Today I’ve delivered my Beethoven diptych (Composer Decomposed) to Thelma Hulbert Gallery in Honiton to submit it for their bi-annual Open Exhibition (June 2 – August 25). This work was rejected by the RA for their Summer Exhibition so I hope I will have more luck at THG!

I’ve also applied for the TRAIL exhibition at Devon Guild of Craftsmen (November). My two pictures were not selected but they do want to display Shrine (the kennel) Yay!!

I’ve almost finished the portrait commission. (Audrey Hepburn – I realize I mentioned her name in my April 9 Blog). I was really struggling with her – and her cat! (see Blog May 10) Having emailed the client for his opinion, I stripped everything off the board except Audrey’s eyes and started again. The looser stylized look has worked far better and I am now happy with her. Just waiting for some blingy earrings to arrive from ebay! (I’ll post an image once the client has received her.)

Working on Audrey has had me musing on the randomness of my work. Often, after I’ve finished a work, an item that would have been perfect for that work turns up – but it’s too late. If only I’d looked in Box A instead of Box B … the result would have been a different picture. But just as in Life generally, it’s no good thinking ‘what if’ or ‘if only’…

Next work: Two Van Gogh landscapes for a cruise ship. Exciting!

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Who was St Roch?

An lady called Alison (English living in France) has commented on my Blog entry about St Roch. She says My understanding of St Roch is a little bit different from yours. He’s quite a Big Thing in this area of France. She sent a link to her Blog with the French version of the story of St Roch … I found it interesting and hope you will too!

From Alison’s Blog:

OK, so I’ve promised you the story of St Roch. I thought he was a local saint as he features in many of the local chapels/churches around here, but according to Wikipedia (that Fount of all Knowledge) he was born in Montpellier. He is apparently the patron saint of surgeons, apothecaries, road pavers, furriers, second-hand clothes dealers, wool carders and is the Protector of Animals.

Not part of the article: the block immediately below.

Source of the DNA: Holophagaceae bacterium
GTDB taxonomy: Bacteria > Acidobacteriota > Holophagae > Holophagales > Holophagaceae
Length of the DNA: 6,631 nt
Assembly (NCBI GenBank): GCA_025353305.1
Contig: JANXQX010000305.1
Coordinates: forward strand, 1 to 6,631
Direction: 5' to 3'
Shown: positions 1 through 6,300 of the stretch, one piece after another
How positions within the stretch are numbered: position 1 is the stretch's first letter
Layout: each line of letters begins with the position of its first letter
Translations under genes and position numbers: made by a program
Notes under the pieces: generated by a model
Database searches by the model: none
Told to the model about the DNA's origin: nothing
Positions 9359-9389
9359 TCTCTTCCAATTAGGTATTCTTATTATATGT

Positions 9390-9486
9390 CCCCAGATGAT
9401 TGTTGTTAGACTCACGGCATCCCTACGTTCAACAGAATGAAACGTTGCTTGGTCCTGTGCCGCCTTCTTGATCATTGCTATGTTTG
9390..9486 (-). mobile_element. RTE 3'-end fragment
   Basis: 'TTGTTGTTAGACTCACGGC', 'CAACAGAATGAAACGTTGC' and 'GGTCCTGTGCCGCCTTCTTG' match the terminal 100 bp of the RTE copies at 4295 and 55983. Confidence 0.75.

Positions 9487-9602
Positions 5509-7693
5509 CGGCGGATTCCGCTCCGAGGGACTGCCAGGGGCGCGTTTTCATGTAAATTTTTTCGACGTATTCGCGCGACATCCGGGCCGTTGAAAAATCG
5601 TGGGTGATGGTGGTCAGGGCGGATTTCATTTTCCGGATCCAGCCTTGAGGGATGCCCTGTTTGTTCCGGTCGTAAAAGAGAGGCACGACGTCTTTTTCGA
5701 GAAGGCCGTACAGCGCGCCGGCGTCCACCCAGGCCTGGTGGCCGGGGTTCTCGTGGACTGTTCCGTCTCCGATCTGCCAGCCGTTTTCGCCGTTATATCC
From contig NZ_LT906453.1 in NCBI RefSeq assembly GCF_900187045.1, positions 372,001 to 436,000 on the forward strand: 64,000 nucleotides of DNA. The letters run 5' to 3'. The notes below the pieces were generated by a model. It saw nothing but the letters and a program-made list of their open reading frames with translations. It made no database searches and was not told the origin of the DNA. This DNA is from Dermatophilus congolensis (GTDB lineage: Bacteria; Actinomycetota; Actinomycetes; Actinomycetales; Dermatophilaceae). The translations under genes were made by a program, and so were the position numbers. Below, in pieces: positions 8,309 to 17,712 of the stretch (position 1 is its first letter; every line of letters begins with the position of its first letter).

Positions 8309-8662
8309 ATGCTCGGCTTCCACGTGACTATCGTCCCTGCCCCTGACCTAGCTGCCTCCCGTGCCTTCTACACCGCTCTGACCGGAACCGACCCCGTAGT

Anyway, Saint Roch was a rich young man, who was orphaned at an early age. He was studying to be a Doctor, but, as all good saints do, decided to give it all up and become a pilgrim and give everything to the Poor. He travelled through Italy and when the country was ravaged by the Plague he stayed and helped the sick and dying. When St Roch contracted the plague he heroically separated himself from the local populace and went to live in a forest. Unfortunately the sick and dying (and their relatives) weren’t terribly grateful for his thoughtfulness, and shunned him, so he was slowly dying of both plague and starvation.

But, never fear, Gentle Reader, because there was a dog (let’s call him Spot) who decided to help St Roch, providing him with bread taken daily from the table of his master. Without this, St Roch would surely have died. One day, Spot’s master, intruiged by the disappearing bread, followed him into the forest and found St Roch, still, I assume, plague-ridden. Spot’s master took St Roch into his home, and the saint was miraculously cured of the plague.

Although cured, he was horribly disfigured by the plague, and is now always shown demonstrating a plague scar (on his leg) and usually revealing blue undergarments. Spot stayed with him for the rest of his life, and there is apparently a saying “c’est saint Roch et son chien” (“They’re like St Roch and his dog”) when talking about two inseparable friends.